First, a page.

CareSouth celebrates NAIDOC Week, helping kids get creative

CareSouth staff participated in NAIDOC events across our footprint this week, showing our support and getting to know our local Aboriginal and Torres Strait Islander communities. NAIDOC Week, held every July, celebrates and recognises the history, culture and achievements of Aboriginal and Torres Strait Islander peoples.

Staff from Shoalhaven and Deniliquin held stalls for kids to create t-shirt art at NAIDOC family fun days in their region. The Illawarra NAIDOC event was postponed due to rain and has been rescheduled to Tuesday, 26th September. Griffith was also postponed, and a new date will be determined shortly.

NAIDOC Week is an opportunity for all Australians to learn about First Nations cultures and histories and participate in celebrations of the oldest, continuous living cultures on earth. The theme for this year’s NAIDOC celebrations – For Our Elders – recognises the important role these community leaders play as “cultural knowledge holders, trailblazers, nurturers, advocates, teachers, survivors, leaders, hard workers and our loved ones”, according to the NAIDOC Week website.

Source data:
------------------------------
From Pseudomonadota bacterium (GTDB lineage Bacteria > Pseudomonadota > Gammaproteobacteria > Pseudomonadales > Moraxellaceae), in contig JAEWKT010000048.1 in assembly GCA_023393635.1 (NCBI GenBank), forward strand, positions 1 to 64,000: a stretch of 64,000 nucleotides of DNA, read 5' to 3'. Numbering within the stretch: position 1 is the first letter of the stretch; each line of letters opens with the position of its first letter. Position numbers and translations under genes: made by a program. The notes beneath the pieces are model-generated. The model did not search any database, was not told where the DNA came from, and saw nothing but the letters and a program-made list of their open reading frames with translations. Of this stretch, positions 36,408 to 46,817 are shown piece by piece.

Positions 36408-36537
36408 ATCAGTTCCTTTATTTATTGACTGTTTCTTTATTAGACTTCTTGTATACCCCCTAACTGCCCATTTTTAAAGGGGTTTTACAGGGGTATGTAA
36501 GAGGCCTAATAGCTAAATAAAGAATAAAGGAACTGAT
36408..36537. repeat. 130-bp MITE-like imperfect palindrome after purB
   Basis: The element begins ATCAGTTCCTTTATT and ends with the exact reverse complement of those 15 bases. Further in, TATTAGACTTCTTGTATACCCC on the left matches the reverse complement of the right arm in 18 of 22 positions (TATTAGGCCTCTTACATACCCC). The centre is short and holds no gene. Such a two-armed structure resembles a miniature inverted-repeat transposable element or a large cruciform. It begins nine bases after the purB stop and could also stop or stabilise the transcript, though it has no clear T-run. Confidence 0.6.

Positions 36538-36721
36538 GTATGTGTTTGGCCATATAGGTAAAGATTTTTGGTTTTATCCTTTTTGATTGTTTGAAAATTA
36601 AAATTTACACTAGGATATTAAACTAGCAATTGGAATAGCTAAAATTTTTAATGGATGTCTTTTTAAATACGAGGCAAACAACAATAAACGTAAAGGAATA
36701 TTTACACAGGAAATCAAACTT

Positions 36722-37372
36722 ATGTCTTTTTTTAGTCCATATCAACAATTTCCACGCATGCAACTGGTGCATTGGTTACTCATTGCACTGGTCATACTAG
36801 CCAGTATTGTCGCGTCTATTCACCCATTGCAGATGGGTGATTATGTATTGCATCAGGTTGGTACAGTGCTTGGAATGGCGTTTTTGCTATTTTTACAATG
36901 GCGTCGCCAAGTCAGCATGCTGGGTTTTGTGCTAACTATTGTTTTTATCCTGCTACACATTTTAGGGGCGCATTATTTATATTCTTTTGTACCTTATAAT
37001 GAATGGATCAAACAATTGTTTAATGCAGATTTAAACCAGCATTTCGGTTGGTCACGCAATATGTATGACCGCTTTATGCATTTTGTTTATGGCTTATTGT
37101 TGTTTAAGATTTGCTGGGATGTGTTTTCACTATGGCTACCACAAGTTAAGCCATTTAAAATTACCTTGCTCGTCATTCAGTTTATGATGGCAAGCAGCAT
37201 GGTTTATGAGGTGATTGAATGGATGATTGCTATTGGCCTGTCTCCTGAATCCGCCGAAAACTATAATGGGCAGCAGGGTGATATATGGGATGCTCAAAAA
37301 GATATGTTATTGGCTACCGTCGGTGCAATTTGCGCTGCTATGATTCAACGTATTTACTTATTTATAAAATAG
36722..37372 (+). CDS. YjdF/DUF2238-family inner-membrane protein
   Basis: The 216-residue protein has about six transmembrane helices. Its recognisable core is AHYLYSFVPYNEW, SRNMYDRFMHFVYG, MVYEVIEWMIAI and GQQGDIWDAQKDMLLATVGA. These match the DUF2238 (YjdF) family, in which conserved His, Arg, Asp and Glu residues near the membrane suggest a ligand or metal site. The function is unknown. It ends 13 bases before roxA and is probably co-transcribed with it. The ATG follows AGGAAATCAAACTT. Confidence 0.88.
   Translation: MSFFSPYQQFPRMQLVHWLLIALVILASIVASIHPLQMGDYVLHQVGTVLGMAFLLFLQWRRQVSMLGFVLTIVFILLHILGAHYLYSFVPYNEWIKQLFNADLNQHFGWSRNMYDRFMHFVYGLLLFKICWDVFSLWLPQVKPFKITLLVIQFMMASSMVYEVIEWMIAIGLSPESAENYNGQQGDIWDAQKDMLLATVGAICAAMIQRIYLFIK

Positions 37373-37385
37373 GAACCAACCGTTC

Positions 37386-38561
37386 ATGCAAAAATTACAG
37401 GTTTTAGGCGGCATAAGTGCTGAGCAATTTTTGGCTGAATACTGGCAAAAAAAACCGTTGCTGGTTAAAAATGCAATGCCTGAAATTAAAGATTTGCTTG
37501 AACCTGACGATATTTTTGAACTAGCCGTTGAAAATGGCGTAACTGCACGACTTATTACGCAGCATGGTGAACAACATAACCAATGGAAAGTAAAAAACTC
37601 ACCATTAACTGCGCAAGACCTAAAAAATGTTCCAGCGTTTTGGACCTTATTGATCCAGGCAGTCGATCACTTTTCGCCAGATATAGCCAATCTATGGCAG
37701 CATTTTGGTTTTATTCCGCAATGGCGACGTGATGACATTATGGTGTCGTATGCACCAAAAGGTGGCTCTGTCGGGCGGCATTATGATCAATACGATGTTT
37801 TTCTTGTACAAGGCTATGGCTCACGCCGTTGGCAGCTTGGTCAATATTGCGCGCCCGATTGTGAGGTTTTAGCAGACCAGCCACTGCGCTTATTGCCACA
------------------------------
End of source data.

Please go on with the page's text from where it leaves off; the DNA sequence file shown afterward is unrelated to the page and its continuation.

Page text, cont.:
Each year NAIDOC holds a National NAIDOC Week Poster Competition. This year’s winning artist was Bobbi Lockyer, a proud Ngarluma, Kariyarra, Nyulnyul and Yawuru woman, born and based on Kariyarra Country in Port Hedland.

“Where there is knowledge there are our Elders,” says Bobbi, explaining her entry. “Our Elders paved the pathways for us, taught us our knowledge, our history, they passed down their art, stories and wisdom. Our Elders are the foundation of our communities and role models for our children. With this poster I wanted to showcase how important our Elders are in passing down traditions and culture to our children and future.”

NAIDOC stands for National Aborigines and Islanders Day of Observance Committee and dates back to Aboriginal groups in the 1920’s who lobbied to increase community awareness of the status and treatment of Aboriginal and Torres Strait Islander Australians. If you would like more information about the history of NAIDOC, visit